The Dictionary of Australasian Biography/Prout, John Skinner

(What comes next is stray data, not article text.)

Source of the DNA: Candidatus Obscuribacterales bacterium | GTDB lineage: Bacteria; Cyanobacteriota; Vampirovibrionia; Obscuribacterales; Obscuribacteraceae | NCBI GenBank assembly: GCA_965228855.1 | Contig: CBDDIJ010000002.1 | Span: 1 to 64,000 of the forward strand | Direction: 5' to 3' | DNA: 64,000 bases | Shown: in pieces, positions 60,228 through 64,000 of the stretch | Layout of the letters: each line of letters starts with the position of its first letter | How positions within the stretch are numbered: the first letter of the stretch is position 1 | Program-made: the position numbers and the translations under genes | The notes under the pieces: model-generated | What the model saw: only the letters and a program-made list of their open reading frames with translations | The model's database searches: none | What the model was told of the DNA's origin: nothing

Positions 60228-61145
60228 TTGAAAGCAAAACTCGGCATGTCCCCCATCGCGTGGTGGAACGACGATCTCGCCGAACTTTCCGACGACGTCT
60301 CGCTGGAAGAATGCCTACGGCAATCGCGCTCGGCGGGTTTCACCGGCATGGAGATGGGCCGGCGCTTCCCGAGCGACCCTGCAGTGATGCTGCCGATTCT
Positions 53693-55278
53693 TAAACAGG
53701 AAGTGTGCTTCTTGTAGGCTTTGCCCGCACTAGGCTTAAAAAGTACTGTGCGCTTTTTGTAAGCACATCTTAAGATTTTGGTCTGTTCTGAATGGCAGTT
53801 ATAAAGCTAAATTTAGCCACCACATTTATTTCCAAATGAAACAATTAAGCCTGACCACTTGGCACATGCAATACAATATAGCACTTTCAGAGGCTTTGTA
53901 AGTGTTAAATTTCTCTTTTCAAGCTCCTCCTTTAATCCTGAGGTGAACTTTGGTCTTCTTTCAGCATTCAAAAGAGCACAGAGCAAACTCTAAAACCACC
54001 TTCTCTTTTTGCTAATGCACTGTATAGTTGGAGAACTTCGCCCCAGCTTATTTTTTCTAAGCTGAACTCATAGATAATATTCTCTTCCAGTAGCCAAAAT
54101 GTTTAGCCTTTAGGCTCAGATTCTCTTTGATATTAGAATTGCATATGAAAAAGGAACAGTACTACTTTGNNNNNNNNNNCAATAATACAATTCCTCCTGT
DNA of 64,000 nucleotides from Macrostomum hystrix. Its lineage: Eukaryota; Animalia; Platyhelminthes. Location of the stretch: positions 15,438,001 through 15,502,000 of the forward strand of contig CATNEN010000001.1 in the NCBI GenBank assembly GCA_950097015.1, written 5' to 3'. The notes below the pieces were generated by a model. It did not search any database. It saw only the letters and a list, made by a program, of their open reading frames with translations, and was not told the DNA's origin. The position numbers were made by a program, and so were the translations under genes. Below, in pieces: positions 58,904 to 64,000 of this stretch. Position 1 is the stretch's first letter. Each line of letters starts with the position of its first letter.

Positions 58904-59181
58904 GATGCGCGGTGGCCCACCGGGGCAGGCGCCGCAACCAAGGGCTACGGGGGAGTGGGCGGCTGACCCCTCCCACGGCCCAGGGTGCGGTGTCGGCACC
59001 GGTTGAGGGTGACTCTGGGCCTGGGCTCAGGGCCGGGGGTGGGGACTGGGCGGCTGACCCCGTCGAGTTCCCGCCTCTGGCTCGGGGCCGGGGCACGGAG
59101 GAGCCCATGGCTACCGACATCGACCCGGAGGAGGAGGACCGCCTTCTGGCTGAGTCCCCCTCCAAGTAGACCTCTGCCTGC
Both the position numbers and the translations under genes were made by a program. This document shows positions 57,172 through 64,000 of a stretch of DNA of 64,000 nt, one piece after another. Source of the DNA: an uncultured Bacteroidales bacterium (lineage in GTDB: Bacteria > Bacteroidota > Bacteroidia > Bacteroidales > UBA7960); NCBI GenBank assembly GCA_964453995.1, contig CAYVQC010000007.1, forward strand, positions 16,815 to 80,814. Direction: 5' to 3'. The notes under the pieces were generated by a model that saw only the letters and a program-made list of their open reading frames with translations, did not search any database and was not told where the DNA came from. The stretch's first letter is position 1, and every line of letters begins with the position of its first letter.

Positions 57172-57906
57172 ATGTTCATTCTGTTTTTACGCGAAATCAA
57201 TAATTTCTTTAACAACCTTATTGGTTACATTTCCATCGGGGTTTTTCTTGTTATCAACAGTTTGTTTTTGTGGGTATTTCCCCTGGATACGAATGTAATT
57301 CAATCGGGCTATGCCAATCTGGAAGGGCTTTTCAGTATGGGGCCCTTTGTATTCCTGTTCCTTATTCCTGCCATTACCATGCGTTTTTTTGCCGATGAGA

Prout, John Skinner, a well-known artist and nephew of Samuel Prout, who became famous as a painter of the churches, streets, and market-places of Normandy, was born at Plymouth in 1806. He early developed artistic tastes, and turned his attention to water colours, in which he was mainly self-taught. In conjunction with Mr. Müller, he published in 1836 "The Antiquities of Bristol," in which city he resided for a number of years. He went to Sydney in 1840, and followed his art with good results, several of his water colours being still in the local galleries. In 1845 Mr. Prout visited Tasmania, and subsequently issued his "Tasmania Illustrated" in four series. Mr. Prout returned to England in 1850 and became a member of the Institute of Painters in Water Colours, at whose exhibitions he was represented till his death on August 29th, 1876, at Camden Town, near London. After his return from Australia he wrote to the artistic periodicals on the development of Australian art. He also exhibited his Australian sketches at the Crystal Palace.